UC San Diego ‘Dreamer’ From Israel Arrested After Roommate Makes Wrong Turn Into Mexico

Update:  A University of California San Diego student who was arrested by border officers after a wrong turn at the U.S.-Mexico border has been released from custody, his lawyer said. Read KTLA's latest story here

A UC San Diego student is in the custody of federal authorities and faces possible deportation after a wrong turn at the U.S.-Mexico border, according to KTLA sister station KSWB in San Diego.

Orr Yakobi, 22, has been in the custody of Immigration and Customs Enforcement since Sunday, when his friend took the wrong exit after leaving the Las Americas Premium Outlets in San Ysidro. The pair were unable to turn around and forced to cross into Mexico.

In all, the trip out of the country lasted only about 45 seconds, the Los Angeles Times reported.

As someone who is part of the Deferred Action for Childhood Arrivals program known as DACA, Yakobi was not allowed to leave the country and come back without a special permit.

Yakobi's parents brought him to the U.S. from Israel at the age of 5 on a visa that expired and was not renewed. He is an honor student majoring in math and computer science and was set to graduate this year.

He and his roommate, 20-year-old Ryan Hakim, had gone to the mall that day to celebrate their last day of break before classes resumed. It was to be Yakobi's final quarter at the school, according to the L.A. Times.

Hakim told the newspaper that he knew Yakobi was unable to leave the U.S. but never understood exactly why. It hadn't seemed an important part of their friendship before the arrest, he said.

“All I can think about is Orr. I’m having a hard time focusing in my classes,” Hakim told the newspaper. “It was all innocent. There was no intention of leaving. It makes it more frustrating that this guy was not trying to leave the country. He’s an American. He lives in this country.”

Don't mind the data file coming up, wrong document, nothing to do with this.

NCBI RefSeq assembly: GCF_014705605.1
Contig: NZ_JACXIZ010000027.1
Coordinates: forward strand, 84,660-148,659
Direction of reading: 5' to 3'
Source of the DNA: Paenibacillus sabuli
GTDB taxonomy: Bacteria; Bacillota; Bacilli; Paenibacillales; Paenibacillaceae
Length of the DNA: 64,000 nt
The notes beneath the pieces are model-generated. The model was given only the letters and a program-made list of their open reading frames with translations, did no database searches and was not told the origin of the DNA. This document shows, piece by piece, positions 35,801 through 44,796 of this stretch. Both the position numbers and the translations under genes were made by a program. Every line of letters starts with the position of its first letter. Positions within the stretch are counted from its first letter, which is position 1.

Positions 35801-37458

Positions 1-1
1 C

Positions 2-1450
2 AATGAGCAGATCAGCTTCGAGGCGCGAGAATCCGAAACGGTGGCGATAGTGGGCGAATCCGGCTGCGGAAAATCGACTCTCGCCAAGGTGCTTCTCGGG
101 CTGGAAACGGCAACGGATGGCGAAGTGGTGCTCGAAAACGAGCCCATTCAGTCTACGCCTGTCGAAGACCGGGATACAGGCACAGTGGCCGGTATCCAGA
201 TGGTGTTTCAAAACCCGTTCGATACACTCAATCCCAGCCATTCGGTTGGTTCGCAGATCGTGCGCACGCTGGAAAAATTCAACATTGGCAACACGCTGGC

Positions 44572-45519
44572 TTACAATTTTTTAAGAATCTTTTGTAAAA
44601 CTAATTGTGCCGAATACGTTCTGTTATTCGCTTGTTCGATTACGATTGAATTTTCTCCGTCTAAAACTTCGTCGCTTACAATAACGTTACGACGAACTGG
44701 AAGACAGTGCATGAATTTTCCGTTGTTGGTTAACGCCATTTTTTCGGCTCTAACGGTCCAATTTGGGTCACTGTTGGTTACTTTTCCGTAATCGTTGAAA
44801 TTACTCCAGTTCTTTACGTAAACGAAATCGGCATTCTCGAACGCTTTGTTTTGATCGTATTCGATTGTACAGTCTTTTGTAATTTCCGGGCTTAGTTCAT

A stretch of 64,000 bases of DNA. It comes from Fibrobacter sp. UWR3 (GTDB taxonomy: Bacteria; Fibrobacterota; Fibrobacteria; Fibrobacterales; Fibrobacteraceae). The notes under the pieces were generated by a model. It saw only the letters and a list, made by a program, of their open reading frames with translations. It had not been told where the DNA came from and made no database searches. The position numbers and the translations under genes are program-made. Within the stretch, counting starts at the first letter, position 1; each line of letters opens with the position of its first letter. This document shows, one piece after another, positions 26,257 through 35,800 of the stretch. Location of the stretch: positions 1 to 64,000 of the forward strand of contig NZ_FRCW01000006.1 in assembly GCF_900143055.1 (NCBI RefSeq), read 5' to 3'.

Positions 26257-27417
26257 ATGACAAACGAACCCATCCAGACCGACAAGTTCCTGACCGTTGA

Hakim started an online petition for Orr's release that had gathered nearly 7,000 signatures by Friday afternoon.

Yakobi's attorney, Jacob Sapochnick, said the wrong turn was an honest mistake. He said Yakobi should not be deported to a country he has never known.

"He's never been to jail. He's a good boy. He's not a criminal. He doesn't know how to handle it," Sapochnick told KSWB. "He's been here since he was 5. He has no accent. This is his country. He doesn't remember anything from Israel, his Israeli origin."

Yakobi is currently negotiating his release and is getting support from lawmakers, including Todd Gloria and Scott Peters. He anticipates the process could take several weeks.

"These DACA kids are important to us," Sapochnick said. "We are going to do whatever it takes to make them stay here because we need them in this country. They support our economy, they help and so I think it's a strong message to whoever is making those decisions and hopefully will help us in our efforts to release him as well."

On Tuesday, a federal judge in California temporarily blocked the Trump administrations' efforts to end DACA.